Students

A student is primarily a person enrolled in a school or other educational institution who attends classes in a course to attain the appropriate level of mastery of a subject under the guidance of an instructor and who devotes time outside class to do whatever activities the instructor assigns that are necessary either for class preparation or to submit evidence of progress towards that mastery. In the broader sense, a student is anyone who applies themselves to the intensive intellectual engagement with some matter necessary to master it as part of some practical affair in which such mastery is basic or decisive.

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Sayyed Mohammad Al-Musawi, Sayyed Mohammad al-Musawi is originally from Iraq and heads up the World Ahlul Bayt Islamic League in London. Other than being involved in various humanitarian projects, he frequently responds to... Answered 3 weeks ago

Every human being needs a constant bond with His Creator Who is showering His bounties on him, through remembering and worshiping Him. This constant bond is the only way to tranquility and peace of mind. Tahajjud is a special prayer performed at night when people are asleep or indulged in their desires. The sincere believers enjoy at night talking to their best beloved who is Allah through Tahajjud ( Salat Al-Layl) where they get spiritual satisfaction and happiness, and get stronger in their day to day life challenges. The benefits of Tahajjud are more than our ability to count. It is the way for every good in this life and every good hereafter. Hadeeth from the Prophet (SAWA) when he was asked for the way to health, wealth, peaceful and respectful life and every good in this life, he replied: Night Prayer. He was then asked about the way for success and High degrees in Hereafter in Paradise,v he replied: Night Prayer.

Wassalam.

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Sayyed Mohammad Al-Musawi, Sayyed Mohammad al-Musawi is originally from Iraq and heads up the World Ahlul Bayt Islamic League in London. Other than being involved in various humanitarian projects, he frequently responds to... Answered 1 month ago
It is permissible to have birth control measures as far as the effect of it is temporary. Birth control measures becomes not allowed when it's effect is permanent. Birth control should not kill a zygote which has been already formed. Preventing the formation of the zygote is allowed, but if the zygote has been formed by the unity of the male sperm with the female egg, then it will be not permissible to kill it or abort it.
Wassalam.

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Sayyed Mohammad Al-Musawi, Sayyed Mohammad al-Musawi is originally from Iraq and heads up the World Ahlul Bayt Islamic League in London. Other than being involved in various humanitarian projects, he frequently responds to... Answered 2 months ago

You should seek advice from trusted scholars and persons in your area.

Young persons who are unable to marry are been advised to keep fasting as many days as they can. Fasting helps making them more able to control themselves.

Wassalam.

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Seyed Ali Shobayri, Seyed Ali Shobayri is of mixed Iranian and Scottish descent who found the path of the Ahlul Bayt (a) by his own research. He holds a BA in Islamic Studies from Middlesex University through the... Answered 4 months ago

Bismillah, 

Asalamu Alaykom, 

Eating with your non-muslim students is allowed provided that the food you personally consume is halal, and provided that eating with them wouldn't include any other haram actions such as free-mixing or alcohol on the same table as yourself.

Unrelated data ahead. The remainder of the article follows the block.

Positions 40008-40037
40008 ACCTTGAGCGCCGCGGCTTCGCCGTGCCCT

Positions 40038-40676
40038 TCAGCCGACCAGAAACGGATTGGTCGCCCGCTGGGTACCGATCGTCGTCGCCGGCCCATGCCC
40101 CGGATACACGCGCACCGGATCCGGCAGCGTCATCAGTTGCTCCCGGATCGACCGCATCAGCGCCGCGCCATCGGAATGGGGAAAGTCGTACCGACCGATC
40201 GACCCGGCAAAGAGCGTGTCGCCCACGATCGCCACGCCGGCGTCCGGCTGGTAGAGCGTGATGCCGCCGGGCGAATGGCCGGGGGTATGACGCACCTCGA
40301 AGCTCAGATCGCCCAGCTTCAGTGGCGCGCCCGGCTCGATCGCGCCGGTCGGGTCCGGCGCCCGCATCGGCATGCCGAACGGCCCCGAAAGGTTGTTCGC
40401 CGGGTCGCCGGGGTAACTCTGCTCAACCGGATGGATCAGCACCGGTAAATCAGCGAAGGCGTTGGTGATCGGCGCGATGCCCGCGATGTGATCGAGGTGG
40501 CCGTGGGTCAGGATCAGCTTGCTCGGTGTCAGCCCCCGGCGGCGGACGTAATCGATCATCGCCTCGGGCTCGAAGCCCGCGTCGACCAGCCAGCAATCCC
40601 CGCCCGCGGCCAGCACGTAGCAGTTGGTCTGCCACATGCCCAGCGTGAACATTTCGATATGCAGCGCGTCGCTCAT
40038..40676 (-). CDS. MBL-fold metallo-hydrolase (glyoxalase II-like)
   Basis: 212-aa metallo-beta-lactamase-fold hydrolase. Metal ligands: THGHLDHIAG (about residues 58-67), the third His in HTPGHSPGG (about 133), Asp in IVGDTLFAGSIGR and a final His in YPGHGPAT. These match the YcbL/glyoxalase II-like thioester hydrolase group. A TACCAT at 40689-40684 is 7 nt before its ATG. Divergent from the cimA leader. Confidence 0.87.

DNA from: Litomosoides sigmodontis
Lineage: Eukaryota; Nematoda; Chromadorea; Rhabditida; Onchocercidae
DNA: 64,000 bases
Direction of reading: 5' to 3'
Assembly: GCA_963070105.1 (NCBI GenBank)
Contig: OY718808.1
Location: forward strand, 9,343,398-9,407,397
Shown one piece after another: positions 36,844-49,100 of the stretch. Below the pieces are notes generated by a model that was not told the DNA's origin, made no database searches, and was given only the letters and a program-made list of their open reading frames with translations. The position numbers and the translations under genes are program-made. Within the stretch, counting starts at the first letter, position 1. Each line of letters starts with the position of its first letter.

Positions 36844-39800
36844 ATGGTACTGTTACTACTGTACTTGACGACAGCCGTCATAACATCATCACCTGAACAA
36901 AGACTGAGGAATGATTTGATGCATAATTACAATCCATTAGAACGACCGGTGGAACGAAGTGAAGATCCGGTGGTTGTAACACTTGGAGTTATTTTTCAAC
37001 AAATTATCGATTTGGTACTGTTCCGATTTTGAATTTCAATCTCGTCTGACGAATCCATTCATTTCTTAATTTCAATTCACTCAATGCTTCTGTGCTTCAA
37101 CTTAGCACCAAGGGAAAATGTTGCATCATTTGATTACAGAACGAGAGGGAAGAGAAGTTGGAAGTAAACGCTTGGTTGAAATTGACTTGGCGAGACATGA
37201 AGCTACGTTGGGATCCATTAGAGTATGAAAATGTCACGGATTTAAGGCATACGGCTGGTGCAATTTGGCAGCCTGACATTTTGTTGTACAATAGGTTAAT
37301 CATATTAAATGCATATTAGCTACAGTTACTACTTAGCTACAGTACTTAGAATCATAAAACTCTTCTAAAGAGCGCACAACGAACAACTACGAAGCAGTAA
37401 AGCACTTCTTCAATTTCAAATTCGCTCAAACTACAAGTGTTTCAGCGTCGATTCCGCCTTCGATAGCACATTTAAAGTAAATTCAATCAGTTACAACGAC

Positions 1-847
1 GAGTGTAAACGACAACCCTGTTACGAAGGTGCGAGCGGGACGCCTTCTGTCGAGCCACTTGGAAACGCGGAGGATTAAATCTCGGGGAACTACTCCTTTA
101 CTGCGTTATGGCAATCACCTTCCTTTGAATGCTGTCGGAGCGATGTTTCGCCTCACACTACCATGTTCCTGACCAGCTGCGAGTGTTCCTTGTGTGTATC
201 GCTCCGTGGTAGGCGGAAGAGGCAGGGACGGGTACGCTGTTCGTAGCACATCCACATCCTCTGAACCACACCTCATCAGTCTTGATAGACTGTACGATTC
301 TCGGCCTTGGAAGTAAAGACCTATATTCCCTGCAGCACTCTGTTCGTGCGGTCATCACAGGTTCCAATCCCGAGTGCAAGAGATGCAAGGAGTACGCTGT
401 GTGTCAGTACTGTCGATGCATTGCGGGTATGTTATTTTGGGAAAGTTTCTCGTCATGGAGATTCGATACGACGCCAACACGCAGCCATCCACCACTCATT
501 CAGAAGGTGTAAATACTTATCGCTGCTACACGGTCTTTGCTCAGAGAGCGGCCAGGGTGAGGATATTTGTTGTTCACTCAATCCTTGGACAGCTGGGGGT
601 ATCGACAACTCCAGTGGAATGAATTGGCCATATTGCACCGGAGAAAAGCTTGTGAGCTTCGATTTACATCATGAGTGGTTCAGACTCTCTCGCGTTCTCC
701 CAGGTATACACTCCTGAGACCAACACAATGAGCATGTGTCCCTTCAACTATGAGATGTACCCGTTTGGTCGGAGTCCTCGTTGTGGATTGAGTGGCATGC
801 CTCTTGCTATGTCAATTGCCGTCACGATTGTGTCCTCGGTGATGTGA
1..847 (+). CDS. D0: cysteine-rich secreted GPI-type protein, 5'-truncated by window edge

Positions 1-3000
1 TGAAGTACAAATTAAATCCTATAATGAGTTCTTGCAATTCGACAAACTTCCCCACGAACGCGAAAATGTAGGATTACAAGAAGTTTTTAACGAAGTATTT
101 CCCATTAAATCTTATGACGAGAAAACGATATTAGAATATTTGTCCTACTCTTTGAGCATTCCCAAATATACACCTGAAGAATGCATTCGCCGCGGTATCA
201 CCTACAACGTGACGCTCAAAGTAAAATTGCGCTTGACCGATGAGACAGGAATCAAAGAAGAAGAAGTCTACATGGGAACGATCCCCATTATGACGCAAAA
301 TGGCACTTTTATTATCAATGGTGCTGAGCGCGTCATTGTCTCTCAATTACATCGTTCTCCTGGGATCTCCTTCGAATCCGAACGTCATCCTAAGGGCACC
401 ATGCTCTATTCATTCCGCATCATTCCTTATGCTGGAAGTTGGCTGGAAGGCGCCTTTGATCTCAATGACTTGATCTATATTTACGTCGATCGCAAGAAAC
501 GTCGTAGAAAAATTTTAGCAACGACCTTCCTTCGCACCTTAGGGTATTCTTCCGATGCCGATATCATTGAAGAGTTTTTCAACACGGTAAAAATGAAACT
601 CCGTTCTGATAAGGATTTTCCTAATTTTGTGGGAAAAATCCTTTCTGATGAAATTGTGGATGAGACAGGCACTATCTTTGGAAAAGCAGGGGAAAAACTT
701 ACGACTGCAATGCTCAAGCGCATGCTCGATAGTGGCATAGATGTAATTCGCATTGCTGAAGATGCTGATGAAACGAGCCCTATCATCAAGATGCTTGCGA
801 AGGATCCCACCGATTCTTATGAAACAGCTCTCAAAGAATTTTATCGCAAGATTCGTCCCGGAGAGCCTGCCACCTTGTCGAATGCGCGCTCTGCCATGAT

May Allah grant you success 

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Sayyed Mohammad Al-Musawi, Sayyed Mohammad al-Musawi is originally from Iraq and heads up the World Ahlul Bayt Islamic League in London. Other than being involved in various humanitarian projects, he frequently responds to... Answered 5 months ago

This is a very important question for those who really care to improve themselves and achieve a better degrees of success in this life and hereafter. These are few practical steps which can add to spirituality and Taqwa (Piousness):
1. Asking yourself before any act or word whether Allah (SWT) likes it or not? That is the best degree of remembering Allah (SWT) along with continuous remembering him in our heart and tongue.
2. Reciting Quran and Du'a with understanding and pondering and gifting its reward to Imam Al-Mahdi (AS).
3. Performing Nawaafil prayers especially Night Prayer ( SALAT ALLAYL or NAMAZ E SHAB) every night.
4. Talking to Imam e Zaman (AS) every day and night as he listens to us and responds to the pious believers. 
5. Gifting the reward of all our good deeds to Imam Al-Mahdi and all Ahlul Bayt (AS) which will not only multiply our reward, but also make us more near to them.
6. Having best Akhlaq (Manners) with parents, relatives especially your family members and with all people.
7. Being with Wudhu all the times as much as you can.
8. Trying to strengthen our will power by avoiding evil desires and performing good acts even if it can look like difficult like fasting, performing morning Prayer on its time, giving charity,etc. We need to control our desires and never allow our desires to control us.
9. Helping needy people in any possible way for the sake of Allah (SWT).
10. Trying to make believers happy by respecting them, caring for them, smiling in their faces and in any other act of generosity and kindness to them or their families.
11. Performing obligatory Prayers on time with out any delay. Imam Al-Mahdi (AS) performs every Prayer on time, so, your praying on time will make your Prayers elevated to Allah (SWT) with the Prayer of Imam Al-Mahdi (AS).
12. Keeping your most important supplication and wish, the reappearance of Imam Al-Mahdi (AS) and sincerely praying for him, more than praying for yourself and your family.